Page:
Actress Angelina Jolie said in May she had a double mastectomy after Myriad’s tests showed she had a gene mutation linked to breast cancer.
Biotechnology, agriculture and drug industries backed Myriad in the case, telling the court that gene patents have led to valuable treatments. The decision will have implications for the growing field of personalized medicine and efforts to map the human brain and discover new uses for embryonic stem cells.
Genes are encoded strands of nucleotides in different sequences that are responsible for inherited traits. Myriad’s patents covered sequences in the form known as “isolated DNA” after they have been removed from the body.
“Myriad did not create anything” with isolated DNA, Justice Clarence Thomas wrote for the court. “It found an important and useful gene, but separating that gene from its surrounding genetic material is not an act of invention.”
At the same time, Thomas said synthetic molecules known as complementary DNA, or cDNA, can be patented because they require a significant amount of human manipulation to create. Those molecules are stripped-down versions of the genetic sequence within the body, including only the parts of the gene that can encode proteins.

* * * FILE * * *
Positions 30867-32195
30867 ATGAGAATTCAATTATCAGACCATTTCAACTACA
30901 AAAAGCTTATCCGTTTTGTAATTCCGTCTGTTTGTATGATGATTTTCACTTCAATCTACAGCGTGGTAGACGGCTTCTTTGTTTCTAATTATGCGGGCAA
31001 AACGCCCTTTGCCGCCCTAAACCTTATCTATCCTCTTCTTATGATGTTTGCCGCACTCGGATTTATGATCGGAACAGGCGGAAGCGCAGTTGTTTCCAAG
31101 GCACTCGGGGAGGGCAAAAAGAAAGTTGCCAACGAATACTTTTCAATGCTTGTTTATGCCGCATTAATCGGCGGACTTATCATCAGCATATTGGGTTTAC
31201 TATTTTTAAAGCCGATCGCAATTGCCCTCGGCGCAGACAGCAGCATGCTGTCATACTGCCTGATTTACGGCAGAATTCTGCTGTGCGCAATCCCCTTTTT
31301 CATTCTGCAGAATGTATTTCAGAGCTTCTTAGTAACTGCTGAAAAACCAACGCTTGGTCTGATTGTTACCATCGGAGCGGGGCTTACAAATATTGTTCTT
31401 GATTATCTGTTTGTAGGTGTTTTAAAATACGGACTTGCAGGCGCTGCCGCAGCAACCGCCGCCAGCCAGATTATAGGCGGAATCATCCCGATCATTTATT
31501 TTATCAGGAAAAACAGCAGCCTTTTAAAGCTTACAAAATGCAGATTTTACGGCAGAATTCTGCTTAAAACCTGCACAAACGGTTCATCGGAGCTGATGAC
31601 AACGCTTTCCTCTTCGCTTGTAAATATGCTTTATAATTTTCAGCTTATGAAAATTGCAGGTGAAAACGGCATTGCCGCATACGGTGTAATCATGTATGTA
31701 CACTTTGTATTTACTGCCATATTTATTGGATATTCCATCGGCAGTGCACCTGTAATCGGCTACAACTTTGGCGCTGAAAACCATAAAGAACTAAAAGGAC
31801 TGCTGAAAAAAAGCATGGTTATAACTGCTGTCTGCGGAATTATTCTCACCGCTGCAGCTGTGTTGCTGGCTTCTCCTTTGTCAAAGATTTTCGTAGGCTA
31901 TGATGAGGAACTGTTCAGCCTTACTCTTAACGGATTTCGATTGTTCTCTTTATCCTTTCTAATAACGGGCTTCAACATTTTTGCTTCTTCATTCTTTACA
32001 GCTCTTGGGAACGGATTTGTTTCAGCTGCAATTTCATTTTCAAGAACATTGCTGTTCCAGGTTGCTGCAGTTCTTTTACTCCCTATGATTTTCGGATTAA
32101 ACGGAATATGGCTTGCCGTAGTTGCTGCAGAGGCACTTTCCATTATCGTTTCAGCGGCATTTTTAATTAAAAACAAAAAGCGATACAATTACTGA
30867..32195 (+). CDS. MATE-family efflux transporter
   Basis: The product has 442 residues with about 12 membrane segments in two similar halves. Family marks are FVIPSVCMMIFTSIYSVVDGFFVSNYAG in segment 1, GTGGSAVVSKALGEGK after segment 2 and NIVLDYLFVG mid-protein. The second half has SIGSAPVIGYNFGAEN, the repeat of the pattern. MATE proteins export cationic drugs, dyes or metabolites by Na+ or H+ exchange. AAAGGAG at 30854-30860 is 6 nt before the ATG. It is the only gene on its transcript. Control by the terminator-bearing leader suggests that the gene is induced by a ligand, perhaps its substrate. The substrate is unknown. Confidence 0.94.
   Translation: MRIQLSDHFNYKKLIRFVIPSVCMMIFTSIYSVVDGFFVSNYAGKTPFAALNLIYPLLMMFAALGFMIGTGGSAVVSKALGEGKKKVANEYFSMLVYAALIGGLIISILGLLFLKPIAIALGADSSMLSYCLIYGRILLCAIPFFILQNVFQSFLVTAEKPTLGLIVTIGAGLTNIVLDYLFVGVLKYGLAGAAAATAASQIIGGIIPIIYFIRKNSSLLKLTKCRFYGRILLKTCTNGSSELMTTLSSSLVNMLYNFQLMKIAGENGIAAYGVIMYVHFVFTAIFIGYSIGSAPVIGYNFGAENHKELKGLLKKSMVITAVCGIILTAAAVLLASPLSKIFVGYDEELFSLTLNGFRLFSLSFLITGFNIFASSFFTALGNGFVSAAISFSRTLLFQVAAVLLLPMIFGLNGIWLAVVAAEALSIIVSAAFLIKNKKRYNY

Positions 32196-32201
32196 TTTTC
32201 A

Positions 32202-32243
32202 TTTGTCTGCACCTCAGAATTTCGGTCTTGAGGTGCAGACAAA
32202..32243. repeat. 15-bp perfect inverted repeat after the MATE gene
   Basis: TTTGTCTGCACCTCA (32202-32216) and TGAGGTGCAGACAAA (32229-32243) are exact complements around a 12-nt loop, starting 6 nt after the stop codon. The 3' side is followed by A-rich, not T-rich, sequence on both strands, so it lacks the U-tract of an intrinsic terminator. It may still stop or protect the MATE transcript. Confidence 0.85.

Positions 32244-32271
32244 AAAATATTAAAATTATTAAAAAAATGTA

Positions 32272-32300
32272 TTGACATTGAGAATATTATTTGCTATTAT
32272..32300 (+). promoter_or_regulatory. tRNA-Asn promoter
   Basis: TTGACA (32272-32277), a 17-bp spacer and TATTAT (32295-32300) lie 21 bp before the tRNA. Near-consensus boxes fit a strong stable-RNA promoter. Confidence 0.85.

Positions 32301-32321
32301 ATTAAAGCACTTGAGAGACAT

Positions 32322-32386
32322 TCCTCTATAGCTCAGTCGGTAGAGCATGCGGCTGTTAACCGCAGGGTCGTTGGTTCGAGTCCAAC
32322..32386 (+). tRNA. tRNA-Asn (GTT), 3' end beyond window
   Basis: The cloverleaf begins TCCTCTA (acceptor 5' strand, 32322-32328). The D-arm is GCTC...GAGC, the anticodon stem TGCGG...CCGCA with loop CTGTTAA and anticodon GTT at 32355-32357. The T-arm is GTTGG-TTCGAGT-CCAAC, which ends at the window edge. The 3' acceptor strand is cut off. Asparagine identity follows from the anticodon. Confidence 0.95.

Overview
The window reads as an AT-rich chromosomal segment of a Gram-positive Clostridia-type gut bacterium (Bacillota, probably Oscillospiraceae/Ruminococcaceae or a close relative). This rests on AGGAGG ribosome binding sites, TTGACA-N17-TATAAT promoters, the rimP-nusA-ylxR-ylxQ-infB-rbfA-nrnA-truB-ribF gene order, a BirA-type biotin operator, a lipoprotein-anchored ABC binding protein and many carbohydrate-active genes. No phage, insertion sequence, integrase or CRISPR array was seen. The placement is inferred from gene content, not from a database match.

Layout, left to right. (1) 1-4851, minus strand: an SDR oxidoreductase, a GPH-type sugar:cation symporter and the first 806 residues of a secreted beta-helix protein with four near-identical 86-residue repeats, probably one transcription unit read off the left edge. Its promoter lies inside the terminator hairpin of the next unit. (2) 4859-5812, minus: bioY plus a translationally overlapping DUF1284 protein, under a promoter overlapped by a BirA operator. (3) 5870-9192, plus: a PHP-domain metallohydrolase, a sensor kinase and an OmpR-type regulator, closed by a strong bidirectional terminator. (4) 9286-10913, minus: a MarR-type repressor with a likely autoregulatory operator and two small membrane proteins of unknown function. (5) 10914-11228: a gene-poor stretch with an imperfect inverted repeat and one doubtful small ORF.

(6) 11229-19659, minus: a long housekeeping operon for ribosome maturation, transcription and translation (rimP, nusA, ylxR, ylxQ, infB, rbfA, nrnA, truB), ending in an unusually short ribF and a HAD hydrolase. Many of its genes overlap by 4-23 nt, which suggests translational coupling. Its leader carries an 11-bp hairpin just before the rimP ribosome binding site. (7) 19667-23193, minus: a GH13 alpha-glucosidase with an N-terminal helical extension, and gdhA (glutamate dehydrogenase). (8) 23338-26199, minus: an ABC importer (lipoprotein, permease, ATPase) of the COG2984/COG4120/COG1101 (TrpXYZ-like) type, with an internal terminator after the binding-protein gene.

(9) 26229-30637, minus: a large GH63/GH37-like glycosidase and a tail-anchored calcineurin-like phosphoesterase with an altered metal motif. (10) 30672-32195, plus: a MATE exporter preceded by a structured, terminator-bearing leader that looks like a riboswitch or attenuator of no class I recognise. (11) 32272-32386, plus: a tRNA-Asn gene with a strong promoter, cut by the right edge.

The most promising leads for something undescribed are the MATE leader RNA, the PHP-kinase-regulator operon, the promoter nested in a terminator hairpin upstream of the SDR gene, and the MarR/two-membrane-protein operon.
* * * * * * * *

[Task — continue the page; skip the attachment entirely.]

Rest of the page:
“The lab technician unquestionably creates something new when cDNA is made,” Thomas wrote. Thomas’s reasoning largely followed the position of the Obama administration.
The trade association that represents the biotechnology industry hailed that part of Thomas’s opinion.
“cDNA is the commercially most important form of DNA used in biotechnology,” Jim Greenwood, chief executive officer of the Biotechnology Industry Organization, said in a statement. “Today’s decision offers urgently needed certainty for research-driven companies that rely on cDNA patents for investment in innovation.”
The decision creates a balance between researchers and businesses, said Matthew Dowd of Wiley Rein in Washington, who submitted a brief on behalf of James Watson, the co-discoverer of the structure of DNA. Watson, a Nobel Prize winner for his discovery who helped found the Human Genome Project, objected to patenting of the isolated DNA.
“It does free up and ensure the free use of human genes, which are naturally occurring products,” Dowd said in an interview. “At the same time, it will probably be viewed as providing enough incentive for those scientists developing biotech inventions.”